67 tanks are ‘suspected leakers’ at U.S. nuclear site — “The stuff inside melts the instruments… eats rubber and plastic” (VIDEO)

Published: March 3rd, 2013 at 1:11 am ET
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Title: Sunday Spin: Helping to understand Hanford – Spin Control
Source: Spokesman-Review
Date: March 2, 2013

[... Hanford's] tanks are big. The largest are the size of a basketball court with a 75-foot wall around it. Inside the tanks are a “stew of different materials” that form a radioactive sludge, from which the liquid was supposed to have been pumped out years ago. [...]

Of the 177 tanks, 149 only have a single wall, or shell, and 67 of those were “suspected leakers”, but the rest were thought to be secure. Thought to be is a relative term, because in a container that big, a drop of even a fraction of an inch can represent many gallons of waste. You can’t just drop a giant dipstick into the tank.

As [Jane Hedges of Washington's Department of Ecology] explained, there’s no easy way to get an extremely accurate measurement because lowering cameras or instruments into the tanks isn’t practical. The stuff inside melts the instruments, and eats rubber and plastic. [...]

Watch footage the presentation here

Published: March 3rd, 2013 at 1:11 am ET
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18 comments

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18 comments to 67 tanks are ‘suspected leakers’ at U.S. nuclear site — “The stuff inside melts the instruments… eats rubber and plastic” (VIDEO)

  • Sickputer

    "The stuff inside melts the instruments, and eats rubber and plastic. "

    SP: And we know now it eats carbon steel. Perhaps stainless steel would have fared better…but hey… Rosie the Riveter needed a lot of stainless steel for the 10,000 Lockheed P-38 fighter planes built from 1939-1945.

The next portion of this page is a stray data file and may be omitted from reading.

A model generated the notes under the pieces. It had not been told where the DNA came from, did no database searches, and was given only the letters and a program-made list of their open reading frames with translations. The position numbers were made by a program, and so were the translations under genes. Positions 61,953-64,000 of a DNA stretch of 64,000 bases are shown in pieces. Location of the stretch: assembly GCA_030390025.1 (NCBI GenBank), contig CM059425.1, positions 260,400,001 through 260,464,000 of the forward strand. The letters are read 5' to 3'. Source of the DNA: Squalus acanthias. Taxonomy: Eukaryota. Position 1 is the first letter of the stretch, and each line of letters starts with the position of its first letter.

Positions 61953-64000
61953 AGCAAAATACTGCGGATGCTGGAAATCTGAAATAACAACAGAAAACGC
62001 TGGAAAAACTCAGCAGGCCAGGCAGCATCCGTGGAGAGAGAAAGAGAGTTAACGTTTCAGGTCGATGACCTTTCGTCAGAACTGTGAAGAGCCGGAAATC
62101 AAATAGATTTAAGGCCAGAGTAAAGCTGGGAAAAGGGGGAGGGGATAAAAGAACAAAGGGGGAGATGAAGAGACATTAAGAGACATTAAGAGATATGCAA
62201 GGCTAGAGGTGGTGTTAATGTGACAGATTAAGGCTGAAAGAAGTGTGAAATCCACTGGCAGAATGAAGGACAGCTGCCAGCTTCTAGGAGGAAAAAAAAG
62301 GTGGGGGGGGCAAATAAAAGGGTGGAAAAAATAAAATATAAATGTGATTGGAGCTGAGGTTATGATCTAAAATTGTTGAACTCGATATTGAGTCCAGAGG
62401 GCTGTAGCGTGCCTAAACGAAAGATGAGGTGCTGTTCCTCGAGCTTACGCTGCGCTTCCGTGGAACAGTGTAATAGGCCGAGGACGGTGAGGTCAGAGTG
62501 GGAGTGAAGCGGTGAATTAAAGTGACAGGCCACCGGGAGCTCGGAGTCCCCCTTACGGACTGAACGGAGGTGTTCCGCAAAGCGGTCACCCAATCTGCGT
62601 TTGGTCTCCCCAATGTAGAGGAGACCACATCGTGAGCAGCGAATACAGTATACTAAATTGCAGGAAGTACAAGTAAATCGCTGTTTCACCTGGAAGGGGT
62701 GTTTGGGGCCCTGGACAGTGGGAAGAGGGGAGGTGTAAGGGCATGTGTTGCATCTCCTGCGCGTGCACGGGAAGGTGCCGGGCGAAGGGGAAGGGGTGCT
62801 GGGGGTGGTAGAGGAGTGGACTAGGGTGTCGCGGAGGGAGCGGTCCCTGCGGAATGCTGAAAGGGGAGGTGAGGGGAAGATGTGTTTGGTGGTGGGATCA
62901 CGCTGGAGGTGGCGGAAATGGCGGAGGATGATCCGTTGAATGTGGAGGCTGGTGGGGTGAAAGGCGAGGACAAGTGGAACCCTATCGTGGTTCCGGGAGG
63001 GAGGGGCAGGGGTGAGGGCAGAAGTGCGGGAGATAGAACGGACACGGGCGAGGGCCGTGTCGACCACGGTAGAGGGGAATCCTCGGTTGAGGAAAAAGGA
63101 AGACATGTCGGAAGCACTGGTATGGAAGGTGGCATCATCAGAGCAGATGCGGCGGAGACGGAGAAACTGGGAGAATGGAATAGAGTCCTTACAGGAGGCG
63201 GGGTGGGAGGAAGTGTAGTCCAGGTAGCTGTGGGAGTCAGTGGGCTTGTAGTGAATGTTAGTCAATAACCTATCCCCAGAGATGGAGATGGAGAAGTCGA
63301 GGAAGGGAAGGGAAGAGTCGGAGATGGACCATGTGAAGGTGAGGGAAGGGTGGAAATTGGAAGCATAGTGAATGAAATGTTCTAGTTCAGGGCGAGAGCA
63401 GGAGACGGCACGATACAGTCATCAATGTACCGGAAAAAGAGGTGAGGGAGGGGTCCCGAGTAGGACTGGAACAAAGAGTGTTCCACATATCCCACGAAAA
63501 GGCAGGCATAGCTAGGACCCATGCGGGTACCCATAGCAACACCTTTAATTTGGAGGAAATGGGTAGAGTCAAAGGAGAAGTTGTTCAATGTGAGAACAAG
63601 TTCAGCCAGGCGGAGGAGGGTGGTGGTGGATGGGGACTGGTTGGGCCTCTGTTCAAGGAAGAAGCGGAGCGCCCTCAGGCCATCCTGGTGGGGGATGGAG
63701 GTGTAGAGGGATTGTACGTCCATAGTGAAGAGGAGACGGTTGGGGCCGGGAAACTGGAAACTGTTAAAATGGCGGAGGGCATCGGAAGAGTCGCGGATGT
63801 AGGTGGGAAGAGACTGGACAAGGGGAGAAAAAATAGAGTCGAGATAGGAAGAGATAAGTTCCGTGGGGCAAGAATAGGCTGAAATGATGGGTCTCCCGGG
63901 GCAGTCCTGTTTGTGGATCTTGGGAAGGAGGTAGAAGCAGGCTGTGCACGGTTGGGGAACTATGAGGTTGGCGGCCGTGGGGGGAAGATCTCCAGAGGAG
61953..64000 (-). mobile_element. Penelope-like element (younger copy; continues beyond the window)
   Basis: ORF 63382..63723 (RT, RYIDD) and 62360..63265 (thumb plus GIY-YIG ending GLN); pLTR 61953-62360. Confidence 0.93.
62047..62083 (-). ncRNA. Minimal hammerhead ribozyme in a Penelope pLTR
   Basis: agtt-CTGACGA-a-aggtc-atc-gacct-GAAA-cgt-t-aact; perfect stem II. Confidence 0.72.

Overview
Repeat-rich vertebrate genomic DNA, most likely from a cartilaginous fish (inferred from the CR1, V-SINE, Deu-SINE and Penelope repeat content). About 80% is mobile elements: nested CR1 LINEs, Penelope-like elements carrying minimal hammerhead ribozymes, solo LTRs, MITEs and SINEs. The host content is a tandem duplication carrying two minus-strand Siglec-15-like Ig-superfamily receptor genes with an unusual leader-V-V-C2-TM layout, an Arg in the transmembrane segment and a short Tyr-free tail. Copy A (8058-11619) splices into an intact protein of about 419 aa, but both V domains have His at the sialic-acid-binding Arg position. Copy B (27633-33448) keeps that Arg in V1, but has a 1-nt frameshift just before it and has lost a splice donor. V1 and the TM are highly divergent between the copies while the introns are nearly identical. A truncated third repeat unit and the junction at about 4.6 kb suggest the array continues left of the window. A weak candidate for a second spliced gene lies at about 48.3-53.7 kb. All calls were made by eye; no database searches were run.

Storing nuclear waste safely wasn't a priority for anyone in the US government because barely a handful of scientists knew of the dangers we would face from poorly stored nuclear waste.

    We defeated Mussolini's Fascists, Hitler's Nazis, and Tojo's Japanese troops. But in so doing our own weapons of mass destruction now bubble up from 70 years of slumber to kill unsuspecting Americans. Tragic irony.


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    • SnorkY2K

      I don't know about stainless' reaction with flourides. I remember having a problem with some weak acids in stainless. While alpha is viewed by many as harmless, it messes with chemistry since it aggressively acquires electrons then becomes noble leaving the electron donors to go react with something else.

      In our production facility, stainless was not immune to corrosion. We had to use plastics that would be ruled out if the sludge contained phosphorus or fluorine. That sludge is could contain process byproducts of uranium hexafloride and similar nasties.


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    • NoPrevarication NoPrevarication

      @Sickputer

      "Storing nuclear waste safely wasn't a priority for anyone in the US government because barely a handful of scientists knew of the dangers we would face from poorly stored nuclear waste.":

      They started more than 77 years ago and knew the half-life of elements on the periodic table didn't they? Look around the country at all the nuclear power plants–when have they ever attempted to deal with the nuclear waste? I believe they are still looking for gullible people upon whom they can foist those. Where did they ever think they would put them? Not a problem! They put them in the oceans and the Gulf of Mexico. This and toxic waste as well.

      They experimented on the effects of radiation on people (mostly black) in St. Louis in 1945 and the locals participated: Business, government, scientists, everyone but the people who didn't know their government was using them as guinea pigs. [Lisa Martino-Taylor, Doctoral Dissertation, 1945]. We have a right to expect the government to know what they are doing before they do anything as important as this. Even if it takes 50 years.


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      • SnorkY2K

        We knew some of the half-lives but had no idea of the number of isotopes and their isotopes/decay chains and metastates until more recent times. It has only been months since the half lives of all the bismuth isotopes have been discovered. Until recently it was not known that there were no stable bismuth isotopes. Physics research in the last 40 years exploded with the access to better computers.

        I can't remember when I first heard of meta-states but I know that I hadn't heard it thirty years ago when I was in college. The periodic chart is more of a summary usually showing an aggregate of the estimated atomic weights. There are resources like the "Handbook of Chemistry and Physics" where you can find more details on isotopes, decay change, and properties of the elements.


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    • AGreenRoad AGreenRoad